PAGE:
Monday, February 15, 2010

(Stop) Pay(ing) Attention To Me.

(Alternate Title: Appreciating the delicate balance between too much and too little)

Exhibit A:
Student, who is intentionally seated front and center in my class, fails to pay attention to an important lesson on poetry (and most other lessons, for that matter). Every minute or so I have to remind said student that I am the center of attention. I call myself vain to expect such focus (which elicits a chuckle from the handful of students that hone in on our brief class-interrupting chat) but insist on it anyway.

Said student has a history of being distracted. I can never be quite interesting or engaging enough. I have yet to discover what will capture him for 45 minutes (or five), though he has informed me that basketball and/or video games would be a nice start.

I am sorry, sir. There are not enough (good) poems on basketball (or video games) to comprise a solid unit.

Exhibit B:
A certain medical student (that I live with) is doing a month with a dermatologist to gain a greater understanding on all-things-skin. (Un)Fortunately for me, I was born with my share of interesting skin. This has made me the subject of all sorts of evening scrutiny.

“What are you doing?” I ask, tired from a day of trying to gather attention from uninterested students.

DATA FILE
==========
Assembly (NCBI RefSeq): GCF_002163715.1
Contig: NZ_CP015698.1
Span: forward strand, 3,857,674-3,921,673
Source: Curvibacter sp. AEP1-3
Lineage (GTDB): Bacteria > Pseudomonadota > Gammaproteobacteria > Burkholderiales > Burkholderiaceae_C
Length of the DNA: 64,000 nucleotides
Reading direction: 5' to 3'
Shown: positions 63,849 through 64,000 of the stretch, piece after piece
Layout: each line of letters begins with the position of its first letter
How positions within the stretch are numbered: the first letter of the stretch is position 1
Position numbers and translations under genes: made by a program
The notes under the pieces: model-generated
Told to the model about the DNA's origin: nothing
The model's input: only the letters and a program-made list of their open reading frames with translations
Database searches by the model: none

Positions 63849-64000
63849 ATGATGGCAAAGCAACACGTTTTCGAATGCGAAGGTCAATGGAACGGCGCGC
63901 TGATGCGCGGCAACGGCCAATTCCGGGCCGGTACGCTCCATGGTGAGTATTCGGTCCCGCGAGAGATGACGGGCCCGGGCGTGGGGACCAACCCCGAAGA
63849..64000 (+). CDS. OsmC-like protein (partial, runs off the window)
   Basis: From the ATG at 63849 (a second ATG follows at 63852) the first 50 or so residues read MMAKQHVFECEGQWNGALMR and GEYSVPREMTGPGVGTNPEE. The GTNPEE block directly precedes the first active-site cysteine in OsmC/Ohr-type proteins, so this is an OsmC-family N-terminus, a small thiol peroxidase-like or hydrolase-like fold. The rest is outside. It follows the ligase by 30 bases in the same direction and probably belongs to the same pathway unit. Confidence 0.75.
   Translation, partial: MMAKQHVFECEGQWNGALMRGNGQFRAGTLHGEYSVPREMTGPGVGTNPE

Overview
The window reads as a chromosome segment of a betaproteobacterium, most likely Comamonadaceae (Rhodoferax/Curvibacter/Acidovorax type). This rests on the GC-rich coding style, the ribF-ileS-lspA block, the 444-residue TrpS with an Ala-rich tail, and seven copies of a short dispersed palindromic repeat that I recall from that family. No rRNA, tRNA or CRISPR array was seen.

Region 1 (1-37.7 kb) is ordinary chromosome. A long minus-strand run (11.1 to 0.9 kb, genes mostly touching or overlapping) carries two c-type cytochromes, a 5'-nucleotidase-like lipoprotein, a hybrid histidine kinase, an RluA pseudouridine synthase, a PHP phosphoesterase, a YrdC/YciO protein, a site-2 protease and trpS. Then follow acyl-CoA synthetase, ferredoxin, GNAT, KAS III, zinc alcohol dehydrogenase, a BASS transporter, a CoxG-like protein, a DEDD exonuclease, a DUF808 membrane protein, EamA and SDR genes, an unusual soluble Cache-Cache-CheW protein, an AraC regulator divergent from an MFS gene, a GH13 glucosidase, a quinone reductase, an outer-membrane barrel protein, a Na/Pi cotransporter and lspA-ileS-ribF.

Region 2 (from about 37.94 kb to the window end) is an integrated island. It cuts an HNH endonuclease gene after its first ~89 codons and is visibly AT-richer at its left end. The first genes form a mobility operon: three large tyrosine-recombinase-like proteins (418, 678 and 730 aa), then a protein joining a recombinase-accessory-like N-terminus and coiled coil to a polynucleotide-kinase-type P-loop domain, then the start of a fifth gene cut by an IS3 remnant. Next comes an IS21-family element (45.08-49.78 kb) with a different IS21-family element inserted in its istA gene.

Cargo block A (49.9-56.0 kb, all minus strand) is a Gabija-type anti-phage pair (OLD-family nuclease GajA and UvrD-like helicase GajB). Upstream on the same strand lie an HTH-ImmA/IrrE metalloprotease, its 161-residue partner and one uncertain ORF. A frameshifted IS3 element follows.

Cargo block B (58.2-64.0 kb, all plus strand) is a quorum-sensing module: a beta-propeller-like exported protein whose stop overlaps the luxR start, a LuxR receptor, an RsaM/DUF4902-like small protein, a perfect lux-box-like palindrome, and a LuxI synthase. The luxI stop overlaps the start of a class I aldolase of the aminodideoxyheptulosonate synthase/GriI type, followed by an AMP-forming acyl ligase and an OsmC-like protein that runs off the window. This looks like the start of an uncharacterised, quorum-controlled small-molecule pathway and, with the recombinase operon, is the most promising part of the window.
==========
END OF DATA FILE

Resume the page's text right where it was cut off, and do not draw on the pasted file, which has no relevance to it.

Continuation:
“I’m looking at your moles” ideal, inquisitive student replies.
“They have all been there; they haven’t changed.”
“What about this one? It’s dark.”
“It has always been dark.”
“This one is an odd shape.”
“It has always been an odd shape.”

(Two hours later)

“What are you doing?”
“I was just thinking, have you ever tried (fill in the blank)? I think it would help with (fill in the blank).”


I’m not always the most patient person, but you’d think I’d be a little more consistent. You would think, perhaps, that I would appreciate (my husband’s) genuine interest in applying skills learned earlier that day (in a figurative classroom) in every day life (also known as me).

(I am going to leave that one unanswered)

I find my life to be quite the (funny) joke sometimes, where I leave one environment endlessly frustrated with apathy to find another student waiting at home for me ready to exercise (seemingly) endless analysis.

The irony is (indeed) hilarious.

*Note: Monogrammed t-shirt and expert photography provided by sister.

1 comment:

  1. I loved this post! I love the way you look at life and it is always worth reading.